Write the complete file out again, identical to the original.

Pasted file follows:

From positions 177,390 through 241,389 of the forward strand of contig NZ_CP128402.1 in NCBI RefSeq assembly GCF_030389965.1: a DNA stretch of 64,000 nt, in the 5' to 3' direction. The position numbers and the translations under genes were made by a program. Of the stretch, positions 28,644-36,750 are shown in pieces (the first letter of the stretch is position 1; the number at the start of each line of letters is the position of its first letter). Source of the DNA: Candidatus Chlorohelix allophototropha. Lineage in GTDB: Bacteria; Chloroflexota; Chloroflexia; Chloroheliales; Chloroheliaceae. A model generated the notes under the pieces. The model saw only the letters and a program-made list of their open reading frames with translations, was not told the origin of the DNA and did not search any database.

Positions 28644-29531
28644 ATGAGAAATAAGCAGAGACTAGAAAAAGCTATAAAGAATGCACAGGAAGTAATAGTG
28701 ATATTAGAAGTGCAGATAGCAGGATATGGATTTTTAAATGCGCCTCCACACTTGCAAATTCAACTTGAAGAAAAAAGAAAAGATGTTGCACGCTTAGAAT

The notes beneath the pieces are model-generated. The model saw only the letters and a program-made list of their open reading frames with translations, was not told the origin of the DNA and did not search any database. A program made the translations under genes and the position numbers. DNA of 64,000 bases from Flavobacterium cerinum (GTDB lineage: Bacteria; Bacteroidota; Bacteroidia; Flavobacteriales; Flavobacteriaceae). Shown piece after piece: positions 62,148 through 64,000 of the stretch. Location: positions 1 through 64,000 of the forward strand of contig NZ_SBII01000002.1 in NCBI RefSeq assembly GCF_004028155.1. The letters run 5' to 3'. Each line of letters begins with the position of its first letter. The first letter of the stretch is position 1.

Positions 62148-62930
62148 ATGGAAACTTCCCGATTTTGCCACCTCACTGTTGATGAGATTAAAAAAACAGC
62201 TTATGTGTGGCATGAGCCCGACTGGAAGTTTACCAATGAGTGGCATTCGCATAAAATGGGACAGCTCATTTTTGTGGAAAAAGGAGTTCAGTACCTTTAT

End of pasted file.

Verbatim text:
From positions 177,390 through 241,389 of the forward strand of contig NZ_CP128402.1 in NCBI RefSeq assembly GCF_030389965.1: a DNA stretch of 64,000 nt, in the 5' to 3' direction. The position numbers and the translations under genes were made by a program. Of the stretch, positions 28,644-36,750 are shown in pieces (the first letter of the stretch is position 1; the number at the start of each line of letters is the position of its first letter). Source of the DNA: Candidatus Chlorohelix allophototropha. Lineage in GTDB: Bacteria; Chloroflexota; Chloroflexia; Chloroheliales; Chloroheliaceae. A model generated the notes under the pieces. The model saw only the letters and a program-made list of their open reading frames with translations, was not told the origin of the DNA and did not search any database.

Positions 28644-29531
28644 ATGAGAAATAAGCAGAGACTAGAAAAAGCTATAAAGAATGCACAGGAAGTAATAGTG
28701 ATATTAGAAGTGCAGATAGCAGGATATGGATTTTTAAATGCGCCTCCACACTTGCAAATTCAACTTGAAGAAAAAAGAAAAGATGTTGCACGCTTAGAAT

The notes beneath the pieces are model-generated. The model saw only the letters and a program-made list of their open reading frames with translations, was not told the origin of the DNA and did not search any database. A program made the translations under genes and the position numbers. DNA of 64,000 bases from Flavobacterium cerinum (GTDB lineage: Bacteria; Bacteroidota; Bacteroidia; Flavobacteriales; Flavobacteriaceae). Shown piece after piece: positions 62,148 through 64,000 of the stretch. Location: positions 1 through 64,000 of the forward strand of contig NZ_SBII01000002.1 in NCBI RefSeq assembly GCF_004028155.1. The letters run 5' to 3'. Each line of letters begins with the position of its first letter. The first letter of the stretch is position 1.

Positions 62148-62930
62148 ATGGAAACTTCCCGATTTTGCCACCTCACTGTTGATGAGATTAAAAAAACAGC
62201 TTATGTGTGGCATGAGCCCGACTGGAAGTTTACCAATGAGTGGCATTCGCATAAAATGGGACAGCTCATTTTTGTGGAAAAAGGAGTTCAGTACCTTTAT